We walked down the steep hill and headed towards Eco Parque, the waterpark we’d been shooting for the day before – only to find that during the off season (which starts right around the conclusion of Carnaval) the park is nearly always closed. D’oh. So we continued down to the beach.

It was similar to Trancoso: nice, but not THAT amazing. Perhaps because to me, half the fun of the beach is the people who are there – and the last few beaches I’ve been to have been mostly empty, with just a few locals here and there sipping on coconuts or bottles of Skol (the local beer). Not to mention that I haven’t found myself particularly attracted to the Bahian girls, especially as compared to those in Rio. And we all know how important that is to the enjoyment of a day at the beach 🙂

We continued to walk along the coast passing a few puppies digging for sandcrabs and a group of kids playing on a charred shipwreck, eventually discovering our day’s little haven: a short series of beachfront pousadas with a fun, young traveler’s crowd.

“This is where we’re gonna swim” Peder said.

He asked a couple of Argentinian tourists who were sunbathing nearby if they could watch our stuff and we jumped in.

It’s his favorite beach opener.

An hour or so later, as we hung out and chatted with the Argentinians, an older guy in a speedo came down from one of the bars and beckoned to the four of us. His name was Markus, co-owner of the pousada where the two girls were staying. Having been pleased by Peder’s earlier comment about the incredible BBQ smell coming from within, he invited us all to join him for as much fire-grilled beef as we could eat, free of charge. Awesome. And damn was it ever good.

Then we headed back up into town. Our initial impression of the place turned out to be completely wrong. Although nowhere near Morro de Sao Paolo, Arraial d’Ajuda turned out to be another very upbeat location with a young, hip social crowd.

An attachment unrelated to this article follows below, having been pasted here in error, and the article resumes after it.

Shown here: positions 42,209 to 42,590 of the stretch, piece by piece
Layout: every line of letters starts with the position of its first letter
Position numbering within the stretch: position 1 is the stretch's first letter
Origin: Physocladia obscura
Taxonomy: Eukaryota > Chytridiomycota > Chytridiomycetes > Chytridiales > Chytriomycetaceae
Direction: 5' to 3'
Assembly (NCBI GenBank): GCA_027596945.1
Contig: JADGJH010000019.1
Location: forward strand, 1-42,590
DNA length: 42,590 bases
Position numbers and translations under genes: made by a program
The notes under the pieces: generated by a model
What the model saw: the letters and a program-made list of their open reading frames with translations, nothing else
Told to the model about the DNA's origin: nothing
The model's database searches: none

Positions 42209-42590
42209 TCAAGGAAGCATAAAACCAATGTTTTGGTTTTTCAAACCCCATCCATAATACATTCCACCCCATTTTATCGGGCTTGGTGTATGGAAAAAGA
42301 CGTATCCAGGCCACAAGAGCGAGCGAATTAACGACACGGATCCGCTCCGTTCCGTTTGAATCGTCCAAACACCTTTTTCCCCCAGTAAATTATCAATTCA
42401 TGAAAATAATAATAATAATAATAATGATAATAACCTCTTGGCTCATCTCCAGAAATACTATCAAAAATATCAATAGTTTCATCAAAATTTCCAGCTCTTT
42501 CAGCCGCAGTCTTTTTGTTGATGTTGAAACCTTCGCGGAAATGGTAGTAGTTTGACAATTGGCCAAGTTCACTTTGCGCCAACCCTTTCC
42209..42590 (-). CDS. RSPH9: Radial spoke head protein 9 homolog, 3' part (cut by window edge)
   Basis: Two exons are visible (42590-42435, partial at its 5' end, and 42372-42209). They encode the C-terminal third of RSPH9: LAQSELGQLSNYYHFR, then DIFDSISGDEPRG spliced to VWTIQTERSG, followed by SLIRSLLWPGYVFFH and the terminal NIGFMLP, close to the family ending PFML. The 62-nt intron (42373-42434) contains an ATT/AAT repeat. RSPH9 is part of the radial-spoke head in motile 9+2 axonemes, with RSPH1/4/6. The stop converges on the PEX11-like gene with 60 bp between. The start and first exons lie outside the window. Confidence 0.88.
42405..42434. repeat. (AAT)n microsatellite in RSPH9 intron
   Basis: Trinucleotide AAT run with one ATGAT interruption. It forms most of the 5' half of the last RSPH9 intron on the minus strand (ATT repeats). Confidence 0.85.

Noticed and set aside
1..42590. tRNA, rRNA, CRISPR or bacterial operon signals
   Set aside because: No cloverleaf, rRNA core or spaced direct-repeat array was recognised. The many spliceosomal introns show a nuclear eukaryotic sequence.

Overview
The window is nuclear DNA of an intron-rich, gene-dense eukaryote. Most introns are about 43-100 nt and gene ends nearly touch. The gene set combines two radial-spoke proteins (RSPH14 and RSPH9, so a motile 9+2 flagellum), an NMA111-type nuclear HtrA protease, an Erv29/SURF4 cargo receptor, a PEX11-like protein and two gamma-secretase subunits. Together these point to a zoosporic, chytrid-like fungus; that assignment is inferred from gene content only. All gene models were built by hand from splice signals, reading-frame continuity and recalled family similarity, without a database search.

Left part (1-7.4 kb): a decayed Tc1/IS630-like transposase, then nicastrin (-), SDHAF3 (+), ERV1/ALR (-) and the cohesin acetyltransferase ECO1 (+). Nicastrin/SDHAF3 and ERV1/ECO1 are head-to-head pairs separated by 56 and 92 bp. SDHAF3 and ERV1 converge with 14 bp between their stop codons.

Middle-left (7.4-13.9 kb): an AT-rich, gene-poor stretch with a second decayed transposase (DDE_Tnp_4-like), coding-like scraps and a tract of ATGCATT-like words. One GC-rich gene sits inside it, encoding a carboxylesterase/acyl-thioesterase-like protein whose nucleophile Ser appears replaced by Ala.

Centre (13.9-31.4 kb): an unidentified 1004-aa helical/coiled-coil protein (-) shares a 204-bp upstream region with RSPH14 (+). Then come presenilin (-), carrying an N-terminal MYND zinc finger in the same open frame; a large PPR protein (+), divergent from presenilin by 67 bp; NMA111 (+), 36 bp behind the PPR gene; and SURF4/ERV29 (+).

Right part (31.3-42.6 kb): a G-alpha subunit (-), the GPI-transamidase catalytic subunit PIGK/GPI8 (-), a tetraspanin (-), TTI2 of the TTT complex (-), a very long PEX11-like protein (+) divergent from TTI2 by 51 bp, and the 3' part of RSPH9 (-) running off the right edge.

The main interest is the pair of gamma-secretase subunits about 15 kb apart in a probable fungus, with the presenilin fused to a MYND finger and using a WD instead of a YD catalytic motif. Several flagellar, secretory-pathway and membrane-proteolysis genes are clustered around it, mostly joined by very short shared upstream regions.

It’s interesting, when I left for this trip I really had no idea how it would turn out. Would I end up spending my time sightseeing in the big cities? Trekking through Amazonian jungle? Swimming in tropical beaches? Driving across vast deserts?

It’s turned into an almost exclusively Beach Party Town vacation.

We started our night out in the usual way; a couple beers from the local supermarket, then befriending one of the clerks at a fruit juice/drink stand in what appeared to be the main hang-out area. Virtually every one of these beach towns has one…a section where people roam around in their swimsuits buying caipirinas or caipifruitas or any other fruit-based mixed drink you can imagine. If you’re friendly, the “bartenders” are incredibly cool about refilling your drinks or adding more alcohol, free of charge – something I’ve never been offered stateside. Sometimes they’ll even invite you behind their stall to help make the drink yourself.

This time we made friends with a drink-mixer named Lucia who mixed up such strong Guava Daquiri’s I almost couldn’t stand to drink them.

But somehow I managed.

While hanging out in the area we ran into the two Argentinians again, and ended up spending most of the night hanging out with one of them while the other sat and chatted with a guy who looked exactly like Jesus. From then on, we referred to him as Jesus.

We got to bed somewhere around 5. An early night. But when we woke up the next morning, tired and just a tad hungover, Peder and I glanced over at each other mutually mumbling something to the extent of “…Should we move on? Nah…one more night in Araial can’t hurt…”

We fell back asleep and stayed that way until just a few hours before sundown.

  4 Responses to “Trancoso to Araial”

  1. SAUDADE Justin!

    Your site has been my Best-Seller of all nights … And fun as I read every page! It is as if I knew you to years … And as I have learnt from their experiences! At the same time it is very funny to see how you and Peder were desastrados in Brazil. I am really anxious to read what is going to write about its passage in Ouro Preto … Finally … Kisses, Bebel.

  2. Cibele: Awesome, really nice to hear 🙂

    …But what does “desastrado” mean? (I kind the general idea, but couldn’t find it in the dictionary)

    Andy: Indeedily!

  3. Desastrado: disastrous; clumsy; unlucky.